On the next track, “Momma”, producer Knxledge demonstrates an absolute masterclass in beat making as he gives Kendrick such a slick, funky jam to vibe with and flow over. The track itself is about his resistance to temptation in the previous track and the internal struggle that was given to him by ‘Lucy’. His constant theme of returning home can mean a number of things, including the literal sense of going back to Compton to see his “momma” and tell his story, or it could mean that he goes back to his motherland of Africa. Both are increasingly likely and it is fairly plausible that he means both as it has been documented that his 2014 journey to South Africa inspired much of this album, in verse 3 he mentions meeting a young boy who shared some of his features and “hand me down sneakers” so it could perhaps be the motherland journey he is on about here. This is definitely one of the smoothest and coolest tracks on the album and it is one I never fail to enjoy.

“Hood Politics” is the next in the series of the blissful Kendrick/Thundercat combination and this is one of the best of them all. Within the poem which has been ongoing we now reach the part where Kendrick was talking about “survivor’s guilt” and this is exactly what this song is about. A trip back to his days as a young teen/adolescent and the fact that he wasn’t as wise as he is now, and how he wishes he could have been as it would’ve kept him out of a lot of trouble. The vocal delivery on this song seems a bit more childish and higher pitched to perhaps flash back to his younger days and how they have shaped who he is. This song also has a tendency to be politically-fuelled, particularly in the second verse where he name drops Congress in the same breath as Compton, suggesting that they aren’t too dissimilar. I also adore the Killer Mike mention as he argues the case of hip-hop fans  and critics who claim to miss the older times of hip-hop when rappers were hardcore rap, before Kendrick shuts them down and reminds them that a certain Killer Mike exists and goes under every radar possible. Glorious.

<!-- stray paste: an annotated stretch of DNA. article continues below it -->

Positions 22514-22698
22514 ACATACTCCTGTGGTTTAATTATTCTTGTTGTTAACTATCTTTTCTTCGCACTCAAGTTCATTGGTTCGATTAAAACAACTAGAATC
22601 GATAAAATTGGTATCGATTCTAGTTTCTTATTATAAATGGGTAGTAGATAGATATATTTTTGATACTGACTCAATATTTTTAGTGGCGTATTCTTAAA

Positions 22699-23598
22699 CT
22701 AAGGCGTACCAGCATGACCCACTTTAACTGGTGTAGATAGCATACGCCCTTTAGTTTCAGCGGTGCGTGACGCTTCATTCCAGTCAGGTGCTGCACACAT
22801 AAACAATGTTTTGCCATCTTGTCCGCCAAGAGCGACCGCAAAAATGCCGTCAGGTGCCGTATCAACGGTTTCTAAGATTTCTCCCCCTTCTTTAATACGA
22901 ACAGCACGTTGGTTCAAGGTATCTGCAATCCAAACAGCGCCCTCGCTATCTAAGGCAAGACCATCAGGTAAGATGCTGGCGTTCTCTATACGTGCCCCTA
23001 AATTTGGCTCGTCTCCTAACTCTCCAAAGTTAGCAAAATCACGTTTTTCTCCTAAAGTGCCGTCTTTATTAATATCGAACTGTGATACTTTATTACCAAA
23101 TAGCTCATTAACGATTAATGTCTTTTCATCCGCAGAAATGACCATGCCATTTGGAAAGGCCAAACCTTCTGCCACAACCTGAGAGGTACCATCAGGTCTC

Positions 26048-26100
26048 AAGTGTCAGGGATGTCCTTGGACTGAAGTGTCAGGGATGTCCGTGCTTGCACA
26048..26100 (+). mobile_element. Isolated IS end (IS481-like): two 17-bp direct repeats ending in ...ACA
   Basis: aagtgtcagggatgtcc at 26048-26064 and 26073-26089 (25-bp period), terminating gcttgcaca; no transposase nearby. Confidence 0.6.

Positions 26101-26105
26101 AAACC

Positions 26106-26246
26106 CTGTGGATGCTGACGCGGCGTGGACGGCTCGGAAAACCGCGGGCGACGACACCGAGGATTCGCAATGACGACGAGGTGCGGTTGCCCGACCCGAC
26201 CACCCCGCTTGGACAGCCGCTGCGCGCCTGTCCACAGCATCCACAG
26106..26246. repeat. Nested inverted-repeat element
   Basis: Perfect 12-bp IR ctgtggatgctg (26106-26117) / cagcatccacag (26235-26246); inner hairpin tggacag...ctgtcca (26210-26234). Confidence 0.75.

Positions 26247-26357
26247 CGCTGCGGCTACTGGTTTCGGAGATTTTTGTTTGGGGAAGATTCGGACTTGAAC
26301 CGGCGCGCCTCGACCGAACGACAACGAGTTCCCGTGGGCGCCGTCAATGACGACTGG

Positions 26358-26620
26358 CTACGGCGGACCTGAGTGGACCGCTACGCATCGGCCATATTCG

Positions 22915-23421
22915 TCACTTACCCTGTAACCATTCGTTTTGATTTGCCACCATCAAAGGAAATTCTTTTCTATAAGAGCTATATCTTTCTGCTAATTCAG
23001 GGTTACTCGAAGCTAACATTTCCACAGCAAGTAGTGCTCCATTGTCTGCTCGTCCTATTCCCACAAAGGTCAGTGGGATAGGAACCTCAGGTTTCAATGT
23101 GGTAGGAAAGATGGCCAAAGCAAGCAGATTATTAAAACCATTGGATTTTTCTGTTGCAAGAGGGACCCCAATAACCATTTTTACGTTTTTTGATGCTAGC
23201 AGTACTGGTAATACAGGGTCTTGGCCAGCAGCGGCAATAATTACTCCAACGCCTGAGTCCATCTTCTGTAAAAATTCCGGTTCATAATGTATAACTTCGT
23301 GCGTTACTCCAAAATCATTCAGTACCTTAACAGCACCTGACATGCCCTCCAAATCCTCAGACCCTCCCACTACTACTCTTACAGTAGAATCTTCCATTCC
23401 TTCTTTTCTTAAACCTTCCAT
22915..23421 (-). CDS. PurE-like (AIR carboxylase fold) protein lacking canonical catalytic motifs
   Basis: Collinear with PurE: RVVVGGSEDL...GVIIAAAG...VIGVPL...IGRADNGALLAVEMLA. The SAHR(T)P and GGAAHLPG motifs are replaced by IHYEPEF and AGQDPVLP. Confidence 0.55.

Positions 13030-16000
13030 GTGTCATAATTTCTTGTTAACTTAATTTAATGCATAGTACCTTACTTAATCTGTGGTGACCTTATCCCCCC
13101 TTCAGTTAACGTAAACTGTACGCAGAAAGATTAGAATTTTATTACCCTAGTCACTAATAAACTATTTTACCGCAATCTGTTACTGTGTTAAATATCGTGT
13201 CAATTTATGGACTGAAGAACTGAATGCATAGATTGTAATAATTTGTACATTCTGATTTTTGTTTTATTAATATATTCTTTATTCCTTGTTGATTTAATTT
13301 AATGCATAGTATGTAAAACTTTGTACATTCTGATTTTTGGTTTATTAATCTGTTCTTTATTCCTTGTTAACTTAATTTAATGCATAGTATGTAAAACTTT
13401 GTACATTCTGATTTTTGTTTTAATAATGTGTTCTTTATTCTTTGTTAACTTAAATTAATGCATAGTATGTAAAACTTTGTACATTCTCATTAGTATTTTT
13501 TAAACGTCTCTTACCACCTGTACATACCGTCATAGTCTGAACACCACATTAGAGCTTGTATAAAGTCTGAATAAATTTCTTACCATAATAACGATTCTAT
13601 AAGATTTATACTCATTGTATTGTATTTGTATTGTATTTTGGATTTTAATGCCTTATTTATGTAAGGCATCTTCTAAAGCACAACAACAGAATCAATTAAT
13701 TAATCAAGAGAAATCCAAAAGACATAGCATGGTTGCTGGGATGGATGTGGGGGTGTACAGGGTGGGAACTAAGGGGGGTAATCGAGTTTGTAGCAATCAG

“How Much A Dollar Cost” was the track which confirmed in my head the genius of this album and Kendrick Lamar. A quite jaw-dropping anecdote about a confrontation with a homeless man in South Africa who reminds him of his greed, the song challenges just about every initial perception you would have of a homeless man. The revelation of this homeless man actually being God and telling Kendrick that his greed will cost him a spot in heaven is reminiscent of the parable of “The Sheep and the Goat” from Matthew 25 of the Bible. James Fauntleroy’s hook is beautiful and comes from the perspective of God, as you can tell from the holy rise in the production as it comes about; he claims that water, sun, love and air is all you need for nourishment. Kendrick then goes on to accept his flaws and beg for forgiveness as you see a truly defining chapter in Kendrick’s life unravel right before your eyes. Barack Obama named this his favourite song of 2015 so if that isn’t reason for you to love it then I don’t know what is.

We are treated to more Thundercat greatness on the next track, titled “Complexion (A Zulu Love)” as his sexy attitude filled beat is met with soulful horns and the tapping toes of every single person listening to it. The song is fairly self-explanatory at surface level, as the hook would describe the song tells us that skin colour makes no difference to a human being and colorism shouldn’t be a thing. Kendrick has hailed this up mainly because the black community are those that suffer most from this form of prejudice and discrimination, mainly coming from the roots of slavery across the globe. It is a really feel-good track all about this feeling of one love for all, no matter how you look. The feature of female rapper Rapsody adds a brilliant dimension to the end of this track and it is so good that XXL named it as one of the 15 best rap verses of 2015.